SILVER SPRING — The smell of suya kebabs and phad thai filled the air last Sunday as dancers performed and artists showcased their wares at the Silver Spring World Heritage Festival.
The festival featured over 60 vendors, selling an array of artwork, clothes, woodworks and other goods. The art took inspiration from cultures around the world; many clothes featured designs influenced by traditional West African art.
Painter Sillie Mugo exhibited paintings from her series “Botanical Queens,” featuring portraits of black women with flowers instead of hair. The colorful flowers made her paints jump out with a great sense of vibrancy, which contrasted beautifully with the stoic look of the human figures themselves.
“I just think flowers are universal,” said Mugo. “They’re timeless; they’re classic. They’re never going to get old. All the different hairstyles will come and go, but florals are timeless.”
Anuradha Mehra sold handcrafted goods inspired by traditional Indian art – a mix of vibrant colorful handbags, necklaces, purses, toys and even flutes, all designed by Mehra and manufactured in New Delhi. Mehra used to work in manufacturing until she came to the United States in 2012; she now uses her connections with Indian artisans to manufacture goods.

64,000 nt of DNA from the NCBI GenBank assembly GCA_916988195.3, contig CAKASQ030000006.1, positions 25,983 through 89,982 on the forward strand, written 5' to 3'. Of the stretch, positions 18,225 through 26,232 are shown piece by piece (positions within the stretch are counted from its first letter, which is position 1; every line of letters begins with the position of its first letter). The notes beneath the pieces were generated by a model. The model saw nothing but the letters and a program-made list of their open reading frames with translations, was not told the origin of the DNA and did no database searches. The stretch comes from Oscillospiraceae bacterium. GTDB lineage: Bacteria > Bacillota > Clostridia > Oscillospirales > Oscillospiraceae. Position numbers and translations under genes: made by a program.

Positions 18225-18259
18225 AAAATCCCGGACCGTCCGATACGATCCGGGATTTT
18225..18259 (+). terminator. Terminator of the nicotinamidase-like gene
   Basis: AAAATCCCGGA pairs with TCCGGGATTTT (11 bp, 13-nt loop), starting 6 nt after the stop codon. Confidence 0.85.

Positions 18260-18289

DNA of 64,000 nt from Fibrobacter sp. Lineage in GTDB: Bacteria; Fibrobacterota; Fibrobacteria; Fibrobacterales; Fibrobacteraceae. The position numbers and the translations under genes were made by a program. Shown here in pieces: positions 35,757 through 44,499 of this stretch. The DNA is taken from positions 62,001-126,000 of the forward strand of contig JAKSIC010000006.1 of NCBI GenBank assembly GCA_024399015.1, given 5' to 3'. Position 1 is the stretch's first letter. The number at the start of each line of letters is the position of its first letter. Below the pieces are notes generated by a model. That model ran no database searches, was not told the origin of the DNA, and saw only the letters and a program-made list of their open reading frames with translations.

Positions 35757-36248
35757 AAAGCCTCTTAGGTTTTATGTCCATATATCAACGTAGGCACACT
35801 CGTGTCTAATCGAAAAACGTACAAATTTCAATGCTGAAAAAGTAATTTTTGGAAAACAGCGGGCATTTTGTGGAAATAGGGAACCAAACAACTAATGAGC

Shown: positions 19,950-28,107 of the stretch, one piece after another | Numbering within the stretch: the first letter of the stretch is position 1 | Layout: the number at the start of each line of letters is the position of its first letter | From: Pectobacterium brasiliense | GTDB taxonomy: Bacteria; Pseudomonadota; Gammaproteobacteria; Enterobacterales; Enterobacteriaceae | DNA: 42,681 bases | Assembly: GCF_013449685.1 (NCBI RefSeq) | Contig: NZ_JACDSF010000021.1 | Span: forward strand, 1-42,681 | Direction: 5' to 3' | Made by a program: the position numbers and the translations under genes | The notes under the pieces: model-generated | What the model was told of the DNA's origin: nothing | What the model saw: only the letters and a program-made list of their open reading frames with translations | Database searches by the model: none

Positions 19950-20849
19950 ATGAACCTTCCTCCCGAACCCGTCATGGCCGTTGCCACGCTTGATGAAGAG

“It’s a modern take on Indian handmade items,” said Mehra. “It’s using ancient motifs for a modern utility purpose.”
The dance performances were a highlight of the day, bringing a surge of energy to the event. Belly dancer Kaela Kotoski showcased American tribal-style belly dancing, a dance form that merges flamenco, Indian folklore dance, and Egyptian belly dance. The dance form is based on improvisation, and Kotoski places a heavy emphasis on crowd interaction, once going up to an audience member with a skateboard and asking him to “do a kick-flip.”
“You see it (Belly dancing) mostly at clubs and at weddings,” said Kotoski. “You’re always up close and personal with people.”
Other dance performers included the dance troupe 100% Salay USA, who perform salay – a traditional style of Bolivian line dancing, complete with traditional costumes. Japanese dance group Chino Daiko and Afro-Carribean dance group Gaelle Force also made appearances.
Several vendors served international food. One notable vendor, Aunty Iffy’s, specializes in Caribbean and West African food. The catering business has been cooking for about 30 years, according to family member Rome Ubamadu, who works for Iffy.
“Not only do I get to spend time with my favorite aunty and I have a special bond with her, but she’s a great cook, and I love her cooking,” said Ubamadu. “I didn’t even know she was in Vienna, Virginia, and I was in Washington, D.C. We were right by each other for 10 years, and I didn’t even realize it. So once I found out I dropped everything to be by her side.”